Berkeley ECON 231 - Understanding Technology Adoption (32 pages)

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Understanding Technology Adoption



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Understanding Technology Adoption

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Pages:
32
School:
University of California, Berkeley
Course:
Econ 231 - Seminar in Public Sector Economics

Unformatted text preview:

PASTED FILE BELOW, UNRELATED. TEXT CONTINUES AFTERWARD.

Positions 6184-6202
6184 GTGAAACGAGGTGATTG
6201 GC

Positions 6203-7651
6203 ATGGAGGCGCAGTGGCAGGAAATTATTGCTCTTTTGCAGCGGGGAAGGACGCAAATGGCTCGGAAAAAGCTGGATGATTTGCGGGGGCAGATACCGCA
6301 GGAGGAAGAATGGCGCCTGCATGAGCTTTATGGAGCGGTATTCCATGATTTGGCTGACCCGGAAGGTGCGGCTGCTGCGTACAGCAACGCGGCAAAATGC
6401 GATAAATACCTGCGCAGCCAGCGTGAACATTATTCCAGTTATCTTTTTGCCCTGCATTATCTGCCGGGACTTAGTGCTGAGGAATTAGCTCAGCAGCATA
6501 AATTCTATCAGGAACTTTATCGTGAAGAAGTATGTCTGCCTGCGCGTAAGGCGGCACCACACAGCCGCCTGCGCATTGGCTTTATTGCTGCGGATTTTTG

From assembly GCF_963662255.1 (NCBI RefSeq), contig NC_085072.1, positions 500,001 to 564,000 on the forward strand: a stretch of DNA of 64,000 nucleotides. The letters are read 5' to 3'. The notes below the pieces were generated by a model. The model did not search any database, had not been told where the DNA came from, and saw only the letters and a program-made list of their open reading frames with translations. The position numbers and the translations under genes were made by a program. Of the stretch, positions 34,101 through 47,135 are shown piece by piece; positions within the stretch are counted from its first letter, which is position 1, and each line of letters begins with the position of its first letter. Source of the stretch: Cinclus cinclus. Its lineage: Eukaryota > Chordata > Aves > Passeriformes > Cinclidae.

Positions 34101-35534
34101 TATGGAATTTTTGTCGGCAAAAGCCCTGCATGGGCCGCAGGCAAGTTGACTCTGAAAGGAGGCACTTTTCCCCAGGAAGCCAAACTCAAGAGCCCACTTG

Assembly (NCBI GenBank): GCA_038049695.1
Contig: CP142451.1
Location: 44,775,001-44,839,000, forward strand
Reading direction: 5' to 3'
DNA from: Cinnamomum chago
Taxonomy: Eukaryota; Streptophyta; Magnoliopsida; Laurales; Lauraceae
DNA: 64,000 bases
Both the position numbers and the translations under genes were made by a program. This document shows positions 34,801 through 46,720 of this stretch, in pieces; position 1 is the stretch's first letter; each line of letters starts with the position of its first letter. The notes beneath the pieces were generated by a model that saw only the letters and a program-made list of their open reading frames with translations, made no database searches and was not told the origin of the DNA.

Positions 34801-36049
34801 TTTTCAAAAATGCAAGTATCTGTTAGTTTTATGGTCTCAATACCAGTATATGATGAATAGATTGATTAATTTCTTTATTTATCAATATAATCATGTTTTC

Understanding Technology Adoption Fertilizer in Western Kenya Evidence from Field Experiments PRELIMINARY AND INCOMPLETE April 14 2006 Esther Duflo Michael Kremer and Jonathan Robinson MIT NBER CEPR and BREAD Harvard University NBER and BREAD and Princeton University Abstract The question of the determinants of the adoption of new technology in agriculture is of central interest to both academics and policy makers In this paper we report the results from a unique set of field experiments conducted in Western Kenya over five years which were designed to investigate a range of hypotheses on the determinants and barriers to the adoption of a profitable technology In the experiments meaningful programs expected to have an effect on the adoption of fertilizer under alternative hypotheses were proposed to randomly selected groups of farmers We find that while know how plays a role and can partly be overcome other factors such as the inability to save over even short periods of time may be even stronger impediments 1 Introduction Maize is the staple food in most of Eastern and Southern Africa Although a relatively new crop the production of maize has expanded so fast that maize has become the dominant food crop in that region In Kenya maize accounts for 80 of the national production of cereals Hassan 1998 p 164 and provides 40 of calorie consumption for Kenyans who consume more than 125 kilograms of maize per person each year Byerlee 1997 p 16 Maize is also a crop which has been subject to relatively successful technological improvements such as the use of fertilizer and new hybrid seeds In developing countries outside of Africa the 1 use of fertilizer accounted for 50 75 increase in the crop yields from the mid 1960s Viyas 1983 Many believed that this new technology in maize production with its high yield potential would lead Africa to replicate the success of Asia s Green Revolution However this hope did not materialize Fertilizer use in Africa is still very low and has



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